By Ray Pride
In “Mistress America,” Noah Baumbach turns muse-partner-fellow screenwriter Greta Gerwig into a delightful, deliquescent, never-defeated and never-deflated Jean Arthur for the twenty-first century, as another incarnation of her energy and off-kilter wit is unleashed upon a Manhattan-Brooklyn of the romantic mind. (You could see the legacy of the great dames like Carole Lombard and Judy Holliday, if you’re so inclined.) “Mistress America,” indeed.
For my money, or at least my mood the night I saw it, “Mistress America” landed like ten-thousand dollars of finely focused therapy. (So this is narcissism!) Gerwig’s Brooke is akin to many modern Manhattanites of the past fifty years: from somewhere else but born to the island. Or at least to the lure of the lore and the lingo. From a Times Square red-carpet entrance to late-night laughter in the warm embrace of the East Village’s Veselka Ukrainian restaurant, Brooke is many tributaries. Her finger’s in pie after pie, her identity known to all but herself, a regular whirla-Zelig-gig. She’s a perpetual-posture machine, who says things not to hear herself talk, but to offer the soft sizzle of a second’s affirmation to her listener, even if what she says is errant nonsense or rank absurdity. (How do they know this woman so well?) Read the rest of this entry »
With her fourth feature, the dreamy, low-key “Eden,” Mia Hansen-Løve continues to work in a different style that suits the subject at hand. Based on a screenplay she wrote with her brother, Sven Hansen-Løve, who is also a deejay, her film follows two decades in an unaging young deejay’s life in the Parisian electronic dance scene of the 1990s. Based partly on Sven’s experience, as well as those of Daft Punk, “Eden,” simmers in music and mood but the floppy-haired cipher of a male lead (Felix De Givry) is her least interesting protagonist yet, especially in light of the sharply drawn, nuanced figures of the middle-aged male protagonist of “Father of My Children” (2009) and the young girl center-screen in “Goodbye First Love” (2011). Read the rest of this entry »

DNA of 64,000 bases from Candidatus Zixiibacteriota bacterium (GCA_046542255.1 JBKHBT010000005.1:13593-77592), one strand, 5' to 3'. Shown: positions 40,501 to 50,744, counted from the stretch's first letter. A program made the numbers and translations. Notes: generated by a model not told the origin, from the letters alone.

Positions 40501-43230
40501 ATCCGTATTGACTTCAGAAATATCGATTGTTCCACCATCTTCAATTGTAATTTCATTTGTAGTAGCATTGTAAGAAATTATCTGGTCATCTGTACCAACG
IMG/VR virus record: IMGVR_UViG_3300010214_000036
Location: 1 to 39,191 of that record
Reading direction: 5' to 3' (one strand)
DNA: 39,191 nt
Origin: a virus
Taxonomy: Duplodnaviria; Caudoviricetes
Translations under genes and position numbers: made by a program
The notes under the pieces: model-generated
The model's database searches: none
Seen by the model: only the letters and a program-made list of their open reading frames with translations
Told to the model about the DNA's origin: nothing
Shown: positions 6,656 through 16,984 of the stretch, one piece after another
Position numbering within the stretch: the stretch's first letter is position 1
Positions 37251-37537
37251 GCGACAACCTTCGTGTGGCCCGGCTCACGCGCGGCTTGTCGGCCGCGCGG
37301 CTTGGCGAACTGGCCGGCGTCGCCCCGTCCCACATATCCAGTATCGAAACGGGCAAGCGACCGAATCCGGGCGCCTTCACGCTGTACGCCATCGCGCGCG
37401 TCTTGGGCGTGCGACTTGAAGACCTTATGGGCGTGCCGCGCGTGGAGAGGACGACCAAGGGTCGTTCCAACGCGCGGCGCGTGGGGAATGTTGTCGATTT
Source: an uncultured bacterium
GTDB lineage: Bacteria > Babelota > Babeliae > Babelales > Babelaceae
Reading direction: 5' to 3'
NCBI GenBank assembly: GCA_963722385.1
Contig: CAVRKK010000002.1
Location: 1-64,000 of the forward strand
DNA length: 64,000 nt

A romantic comedy without kisses, Noah Baumbach’s “Frances Ha” (co-written with Greta Gerwig) is a vest-pocket “Manhattan,” a monochrome charmer about the mistakes a young striver makes at the elder age of twenty-seven, before her true, adult life begins, sometime shortly after the film’s “a-ha” of a final shot that illuminates the cryptic title. (And announces that all we have seen before is mere comic prelude.) Frances is getting past the proper time to be the dancer she intends to be, and the film neatly choreographs her progress toward her true and proper profession. But that’s not to say Frances, and Gerwig by extension, isn’t a creature of physicality. Gerwig’s her own Mabel Normand to her inner Mack Sennett: there’s good and proper slapstick throughout and she’s electric throughout. Read the rest of this entry »
Keanu Reeves, about to make his directorial debut with a China-set action movie, makes an engaging interlocutor in “Side By Side,” Chris Kenneally’s clear, brisk conversation of a documentary about the repercussions of the abrupt accomplishment of the handover from 35mm film as what we’ve known as “movies” for over a century to multiple permutations of digital production, distribution and exhibition. (Distributor Tribeca Film also has at least thirty short outtakes from the on-screen interviews at their YouTube channel; one with Lars von Trier in his office is below. It’s a genial mix, and a list of names alone suggests the quality of the exchanges: Steven Soderbergh, James Cameron, David Lynch, Martin Scorsese, Lana Wachowski, Andy Wachowski, Richard Linklater, Christopher Nolan, Wally Pfister, David Fincher, Greta Gerwig, Robert Rodriguez, cinematographers Vilmos Zsigmond, Michael Chapman, Vittorio Storaro, Michael Ballhaus and Anthony Dod Mantle, editorial eminence Walter Murch, Danny Boyle, Dick Pope and “Lawrence of Arabia” editor Anne V. Coates, and, wouldn’t you know, George Lucas. Postures, postulations and occasional apercus follow. Read the rest of this entry »